NEWS FROM IHS CERAWeek: Saudi Aramco CEO celebrates industry renaissance, but urges resiliency against shocks
BY PRAMOD KULKARNI
HOUSTON – Saudi Aramco President and CEO Khalid Al-Falih welcomed the renaissance of the oil and gas industry through the “can do” spirit of the North American shale companies and individuals, but urged the industry to build resiliency from possible economic, environmental or political shocks. Al-Falih was the first keynote speaker at the IHS CERAWeek underway here.
Saudi Aramco CEO Khalid Al-Falih (right) at IHS CERAWeek in Houston with Daniel Yergin, IHS Vice Chairman. Photo by Gary Fong.
“The oil and gas industry across North America is flourishing, and helping to drive national and regional economies, thanks to many of the enterprising companies and individuals,” said Al-Falih. “You challenged pre-conceptions with your entrepreneurial spirit, and the ‘can do attitude’ which has always characterized this great nation. Once again, you’ve set the pace for the rest of us in the global petroleum industry.”
Al-Falih described four sweeping realities that are re-shaping the energy world: 1) growth in global energy demand, 2) dispelling of exaggerated concerns about scarcity and security of oil supplies, 3) global financial crisis has forced policy makers around the world to reexamine priorities, and 4) re-evaluation of the role of renewables and of some environmental initiatives.
“These four realities have profoundly altered the world energy landscape, which is inducing a more pragmatic debate about global energy policies and regulations,” Al-Falih explained, “It is now more certain that our industry will continue to play the major role in fueling the transport, power, and chemicals sectors for many decades to come, and importantly providing a sustained environment of growth and investment for our individual companies.”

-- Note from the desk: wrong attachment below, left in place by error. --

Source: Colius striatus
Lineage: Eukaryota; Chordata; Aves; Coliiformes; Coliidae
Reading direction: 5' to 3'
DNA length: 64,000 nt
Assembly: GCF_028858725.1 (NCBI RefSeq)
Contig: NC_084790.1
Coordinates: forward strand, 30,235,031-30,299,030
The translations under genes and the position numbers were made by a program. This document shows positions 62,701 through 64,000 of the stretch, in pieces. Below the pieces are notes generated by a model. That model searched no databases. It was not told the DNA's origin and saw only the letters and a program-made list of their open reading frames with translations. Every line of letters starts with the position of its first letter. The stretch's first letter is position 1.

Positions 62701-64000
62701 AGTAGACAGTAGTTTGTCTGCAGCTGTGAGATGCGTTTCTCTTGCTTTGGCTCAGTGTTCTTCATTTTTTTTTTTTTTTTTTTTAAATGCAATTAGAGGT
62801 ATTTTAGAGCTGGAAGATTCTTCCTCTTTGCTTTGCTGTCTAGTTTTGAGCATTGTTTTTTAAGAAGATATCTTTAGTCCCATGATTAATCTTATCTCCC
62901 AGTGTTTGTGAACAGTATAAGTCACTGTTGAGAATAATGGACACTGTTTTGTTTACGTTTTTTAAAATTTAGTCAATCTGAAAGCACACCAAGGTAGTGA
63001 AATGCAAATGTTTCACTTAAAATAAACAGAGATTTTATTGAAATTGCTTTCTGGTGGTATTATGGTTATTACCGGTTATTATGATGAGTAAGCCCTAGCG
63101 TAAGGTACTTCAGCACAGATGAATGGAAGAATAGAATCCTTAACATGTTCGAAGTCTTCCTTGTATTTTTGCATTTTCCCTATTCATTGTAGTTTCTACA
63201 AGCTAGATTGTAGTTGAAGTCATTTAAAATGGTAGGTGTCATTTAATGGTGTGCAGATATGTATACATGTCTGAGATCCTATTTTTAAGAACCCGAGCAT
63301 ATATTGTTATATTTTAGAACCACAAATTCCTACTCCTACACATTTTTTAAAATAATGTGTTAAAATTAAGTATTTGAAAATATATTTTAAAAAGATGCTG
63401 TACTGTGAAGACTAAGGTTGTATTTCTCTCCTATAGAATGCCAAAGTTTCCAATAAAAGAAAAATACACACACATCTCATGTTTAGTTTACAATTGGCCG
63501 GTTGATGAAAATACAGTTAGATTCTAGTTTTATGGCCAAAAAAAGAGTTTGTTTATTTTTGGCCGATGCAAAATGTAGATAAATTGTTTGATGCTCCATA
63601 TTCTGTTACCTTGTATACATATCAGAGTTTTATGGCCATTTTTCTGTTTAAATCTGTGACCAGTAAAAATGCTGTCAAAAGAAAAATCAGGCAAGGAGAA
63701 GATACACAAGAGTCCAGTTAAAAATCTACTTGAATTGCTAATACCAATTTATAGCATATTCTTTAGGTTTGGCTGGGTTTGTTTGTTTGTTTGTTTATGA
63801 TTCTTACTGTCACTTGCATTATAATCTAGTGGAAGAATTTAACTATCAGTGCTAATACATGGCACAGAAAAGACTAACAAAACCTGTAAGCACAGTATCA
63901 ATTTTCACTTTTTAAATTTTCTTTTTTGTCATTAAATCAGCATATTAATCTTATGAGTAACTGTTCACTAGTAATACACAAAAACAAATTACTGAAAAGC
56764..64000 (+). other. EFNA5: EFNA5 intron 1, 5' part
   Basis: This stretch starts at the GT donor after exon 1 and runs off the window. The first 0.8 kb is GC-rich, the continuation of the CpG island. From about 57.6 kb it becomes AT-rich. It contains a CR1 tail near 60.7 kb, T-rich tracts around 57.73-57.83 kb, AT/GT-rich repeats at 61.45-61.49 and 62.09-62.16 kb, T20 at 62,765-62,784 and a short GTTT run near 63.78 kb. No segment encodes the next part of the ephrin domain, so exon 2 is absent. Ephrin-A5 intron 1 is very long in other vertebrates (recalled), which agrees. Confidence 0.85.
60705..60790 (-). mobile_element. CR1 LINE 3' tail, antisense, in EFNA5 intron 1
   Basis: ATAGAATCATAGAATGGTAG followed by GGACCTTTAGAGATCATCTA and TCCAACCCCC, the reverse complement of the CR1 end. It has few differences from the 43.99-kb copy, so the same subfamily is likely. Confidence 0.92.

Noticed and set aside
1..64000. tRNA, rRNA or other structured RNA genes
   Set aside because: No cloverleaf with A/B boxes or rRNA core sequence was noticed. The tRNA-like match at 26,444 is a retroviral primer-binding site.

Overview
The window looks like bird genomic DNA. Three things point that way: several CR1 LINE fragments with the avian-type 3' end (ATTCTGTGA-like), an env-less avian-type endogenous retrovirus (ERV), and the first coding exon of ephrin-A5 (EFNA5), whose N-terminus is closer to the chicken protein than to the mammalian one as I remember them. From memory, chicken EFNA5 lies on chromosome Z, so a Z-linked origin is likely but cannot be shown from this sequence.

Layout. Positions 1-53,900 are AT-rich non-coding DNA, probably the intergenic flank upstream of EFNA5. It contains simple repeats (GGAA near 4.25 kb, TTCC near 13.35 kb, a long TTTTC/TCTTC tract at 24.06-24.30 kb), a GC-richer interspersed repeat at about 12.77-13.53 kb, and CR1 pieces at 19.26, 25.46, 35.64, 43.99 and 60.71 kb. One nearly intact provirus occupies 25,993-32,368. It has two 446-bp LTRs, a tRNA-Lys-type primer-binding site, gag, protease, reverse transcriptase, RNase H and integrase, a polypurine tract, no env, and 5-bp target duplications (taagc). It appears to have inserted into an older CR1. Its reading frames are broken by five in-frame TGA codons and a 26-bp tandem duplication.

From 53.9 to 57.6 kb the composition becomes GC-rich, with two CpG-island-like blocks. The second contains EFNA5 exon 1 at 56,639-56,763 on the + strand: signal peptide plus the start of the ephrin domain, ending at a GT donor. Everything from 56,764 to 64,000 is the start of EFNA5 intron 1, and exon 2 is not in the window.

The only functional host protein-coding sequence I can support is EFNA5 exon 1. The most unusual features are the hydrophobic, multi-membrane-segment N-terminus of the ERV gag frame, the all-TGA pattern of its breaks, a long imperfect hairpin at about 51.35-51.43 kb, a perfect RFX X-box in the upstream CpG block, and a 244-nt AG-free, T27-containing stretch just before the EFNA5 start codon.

While celebrating the industry renaissance, Al-Falih urged caution. “Let’s just make sure that we are– collectively and individually–robust enough to withstand the shocks and black swans that we know are inevitably out there. Now is the time to think about preparing ourselves for their certain arrival … If we are to position our industry for the future we surely need to build greater resilience.”
Elaborating on the resilency theme, Al-Falih said, “Despite our efforts to bring stability, we should all anticipate volatility and build prudent conservatism into our financial strategies. In very recent memory, we saw prices swing between $35 and $150 a barrel within a period of a few months. And on the other hand, as we know from painful experience, what happens to one company affects us all. It could be an industrial accident, a crisis of trust in corporations, or a security breach. As I know from last year’s malicious cyber-attack on Saudi Aramco, there are a lot of bad guys lurking out there!
In his conclusion, Al-Falih threw open several challenges for the oil and gas industry. “Our business is already technology intensive, but we must aim even higher. In other words, we have to devote even more resources to R&D and technology creation directly within our companies. For example, could our investments in R&D at least be doubled? Could we aim for 70% recovery of conventional resources? And could we look to double or even triple recovery from unconventional resources? As a result, we would almost quadruple the reserves of global liquids from our combined conventional and unconventional resources.”